Home 2007: 9 One people, one nation – Is it possible?

One people, one nation – Is it possible?

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P Ramakrishnan says that ordinary people should vote responsibly so that the BN is not given another huge mandate to perpetuate its arrogance and lack of accountability.

Let me begin by asking you a question:

Do you think that it is possible to have one people, one nation? If I don’t hear a resounding “Yes” then you are going to give Nazri an excuse to say that it is only a perception and not a reality. He says a lot of foolish things. We don’t want him to trivialise an important issue such as this.

Of course, it is possible to have one people, one nation. By one people we don’t mean that everyone thinks alike. That is dangerous. When all men and women think alike, they are not thinking at all. That’s something the BN government would want but that is something we don’t want.

We want thinking people. We want caring people. We want people who can feel for another human being. We want people with compassion. We want people who can be outraged when an injustice is committed against another person. We want people who will be revolted when corruption takes place. We want people who will be angry when our money is squandered. We want people who will stand up for truth and justice.

When we have people with these attributes, then we can have one people, one nation. When people have a healthy respect for universal values and virtues such as justice, truth, freedom, accountability, abhorrence for corruption and arrogance, then we transcend our religious and racial barriers and come together in unity as one people.

This is what we should strive for: an ideal that will make us a better people and a better nation.

Politicians keep us apart

Why is it that after 50 years of nationhood, we are not one people, one nation? Well, we have the politicians to thank for that. They made sure that there would not be a united Malaysian nation sharing a common destiny.

By deliberate design they keep us apart, segregated through policies that cause anger and enmity, through denial that deprives the deserving from the poorer segments of our society. They discriminate along racial and religious lines. They reward one group and deprive some other group. By selective policies and unfair implementations, they have kept us divided for their own survival.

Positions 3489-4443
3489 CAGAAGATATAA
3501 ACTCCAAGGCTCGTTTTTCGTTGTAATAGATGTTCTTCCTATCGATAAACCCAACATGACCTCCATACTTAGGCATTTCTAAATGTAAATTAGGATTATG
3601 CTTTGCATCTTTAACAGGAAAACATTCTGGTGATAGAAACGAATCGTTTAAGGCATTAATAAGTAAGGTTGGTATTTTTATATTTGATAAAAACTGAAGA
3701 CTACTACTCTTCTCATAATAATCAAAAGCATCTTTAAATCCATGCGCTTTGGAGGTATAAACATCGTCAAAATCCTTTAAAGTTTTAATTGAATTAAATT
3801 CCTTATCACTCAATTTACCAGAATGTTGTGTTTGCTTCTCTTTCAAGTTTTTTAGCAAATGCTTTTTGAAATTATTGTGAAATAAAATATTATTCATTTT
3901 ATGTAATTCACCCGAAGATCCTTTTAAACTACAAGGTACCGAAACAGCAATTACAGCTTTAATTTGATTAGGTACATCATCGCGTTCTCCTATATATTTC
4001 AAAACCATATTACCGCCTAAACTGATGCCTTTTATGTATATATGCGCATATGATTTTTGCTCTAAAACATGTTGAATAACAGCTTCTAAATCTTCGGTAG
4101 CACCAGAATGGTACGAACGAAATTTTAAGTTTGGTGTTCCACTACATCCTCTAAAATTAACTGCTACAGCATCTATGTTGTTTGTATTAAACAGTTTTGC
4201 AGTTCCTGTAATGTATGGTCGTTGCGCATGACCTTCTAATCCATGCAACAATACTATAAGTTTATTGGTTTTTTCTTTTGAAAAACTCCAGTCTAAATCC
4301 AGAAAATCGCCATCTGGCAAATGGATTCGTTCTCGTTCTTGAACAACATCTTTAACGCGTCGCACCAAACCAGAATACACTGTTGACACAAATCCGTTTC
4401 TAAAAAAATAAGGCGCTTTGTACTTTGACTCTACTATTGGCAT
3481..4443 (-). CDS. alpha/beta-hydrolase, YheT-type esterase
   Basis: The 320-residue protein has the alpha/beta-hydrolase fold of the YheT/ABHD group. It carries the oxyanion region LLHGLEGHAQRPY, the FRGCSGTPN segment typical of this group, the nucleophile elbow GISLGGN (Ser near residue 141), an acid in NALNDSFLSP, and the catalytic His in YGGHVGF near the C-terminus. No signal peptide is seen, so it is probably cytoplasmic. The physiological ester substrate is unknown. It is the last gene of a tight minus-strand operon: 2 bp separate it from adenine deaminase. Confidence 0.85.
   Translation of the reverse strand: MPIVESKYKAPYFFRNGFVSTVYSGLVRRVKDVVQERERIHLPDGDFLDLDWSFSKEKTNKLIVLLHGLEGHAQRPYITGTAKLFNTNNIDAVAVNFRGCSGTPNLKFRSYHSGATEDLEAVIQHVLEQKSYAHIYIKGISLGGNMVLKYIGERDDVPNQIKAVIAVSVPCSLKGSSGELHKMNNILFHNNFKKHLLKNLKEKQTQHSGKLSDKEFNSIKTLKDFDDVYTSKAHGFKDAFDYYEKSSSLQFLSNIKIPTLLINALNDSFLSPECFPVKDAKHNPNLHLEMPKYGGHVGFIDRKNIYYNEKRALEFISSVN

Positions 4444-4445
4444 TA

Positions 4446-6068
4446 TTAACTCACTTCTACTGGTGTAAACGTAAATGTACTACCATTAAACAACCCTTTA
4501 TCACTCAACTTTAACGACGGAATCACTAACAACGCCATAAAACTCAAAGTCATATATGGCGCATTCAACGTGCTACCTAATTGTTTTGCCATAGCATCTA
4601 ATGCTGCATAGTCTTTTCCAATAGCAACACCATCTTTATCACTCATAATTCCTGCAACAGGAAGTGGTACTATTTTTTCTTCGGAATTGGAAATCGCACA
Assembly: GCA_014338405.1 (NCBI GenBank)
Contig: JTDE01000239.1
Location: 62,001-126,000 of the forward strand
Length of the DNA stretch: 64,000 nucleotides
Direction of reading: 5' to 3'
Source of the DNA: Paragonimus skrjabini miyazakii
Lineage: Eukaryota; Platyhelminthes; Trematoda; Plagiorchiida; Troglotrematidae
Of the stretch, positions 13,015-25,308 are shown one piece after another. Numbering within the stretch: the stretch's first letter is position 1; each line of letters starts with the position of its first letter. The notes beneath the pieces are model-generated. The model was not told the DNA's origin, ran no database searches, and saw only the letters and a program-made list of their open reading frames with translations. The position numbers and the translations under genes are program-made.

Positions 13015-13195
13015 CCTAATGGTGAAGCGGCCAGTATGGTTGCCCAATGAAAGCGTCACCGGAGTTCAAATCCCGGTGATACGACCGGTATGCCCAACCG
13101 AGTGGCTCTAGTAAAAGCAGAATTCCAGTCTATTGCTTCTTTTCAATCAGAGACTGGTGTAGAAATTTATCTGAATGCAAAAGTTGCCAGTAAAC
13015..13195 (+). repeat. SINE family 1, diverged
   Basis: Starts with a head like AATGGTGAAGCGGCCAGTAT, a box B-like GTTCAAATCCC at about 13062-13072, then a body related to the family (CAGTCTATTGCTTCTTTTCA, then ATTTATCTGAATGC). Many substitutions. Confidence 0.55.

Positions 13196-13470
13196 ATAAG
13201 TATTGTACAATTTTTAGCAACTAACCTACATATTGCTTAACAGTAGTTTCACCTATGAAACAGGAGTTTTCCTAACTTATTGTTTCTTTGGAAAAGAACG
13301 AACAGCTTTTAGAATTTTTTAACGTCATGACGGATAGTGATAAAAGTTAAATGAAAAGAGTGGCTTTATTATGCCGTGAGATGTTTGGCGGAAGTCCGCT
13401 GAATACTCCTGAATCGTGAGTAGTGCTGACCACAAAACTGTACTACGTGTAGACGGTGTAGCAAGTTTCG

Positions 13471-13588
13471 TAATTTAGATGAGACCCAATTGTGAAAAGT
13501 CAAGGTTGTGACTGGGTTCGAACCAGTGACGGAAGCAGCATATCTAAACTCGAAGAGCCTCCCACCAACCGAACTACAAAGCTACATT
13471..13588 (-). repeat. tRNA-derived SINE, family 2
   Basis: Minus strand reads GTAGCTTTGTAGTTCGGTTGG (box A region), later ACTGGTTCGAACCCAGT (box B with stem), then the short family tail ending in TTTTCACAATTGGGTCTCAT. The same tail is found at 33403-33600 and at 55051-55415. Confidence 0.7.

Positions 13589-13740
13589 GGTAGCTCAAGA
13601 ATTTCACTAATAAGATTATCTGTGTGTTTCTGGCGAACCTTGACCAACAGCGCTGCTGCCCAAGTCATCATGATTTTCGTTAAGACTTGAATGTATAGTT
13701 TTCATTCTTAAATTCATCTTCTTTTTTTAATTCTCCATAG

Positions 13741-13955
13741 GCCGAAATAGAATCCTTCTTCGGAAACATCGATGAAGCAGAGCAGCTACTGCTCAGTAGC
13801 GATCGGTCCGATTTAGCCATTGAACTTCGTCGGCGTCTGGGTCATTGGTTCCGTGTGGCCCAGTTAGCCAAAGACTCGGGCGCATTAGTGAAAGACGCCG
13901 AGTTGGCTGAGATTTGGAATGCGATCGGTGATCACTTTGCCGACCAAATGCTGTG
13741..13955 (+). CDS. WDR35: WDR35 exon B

And sadly, too, it is the politicians who fan the flames of polarisation for their own political ends. They want to be seen as champions of their community and, for that, they have to constantly portray certain issues as being under threat and project themselves as the ones standing up for those rights. It is these short-term and shortsighted policies that have become a serious hindrance to our unity.

They will proclaim that others are out to grab their economic share of the cake. They will kiss the keris while some mad guy demands to know when the keris is going to be used. He won’t be reprimanded for the racial slurs hurled but he will stand out as the hero of his community.

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But the sad fact is that the ordinary citizens don’t benefit from the rhetoric of these politicians. Can you understand why 1,555 national schools in the rural areas are without toilet facilities and 794 schools are without electricity? How come 39 per cent of the national schools  are without toilet facilities and 29 per cent without electricity?

These are poor, deserving Malays and why are they being treated in such a cruel way? It is not that we don’t have money. After Tan Siew Sin, every Finance Minister has been a Malay and an Umno member. Every Education Minister has been a Malay and an Umno member. Why haven’t they served their community when they hold the purse strings and the political power to dispense justice?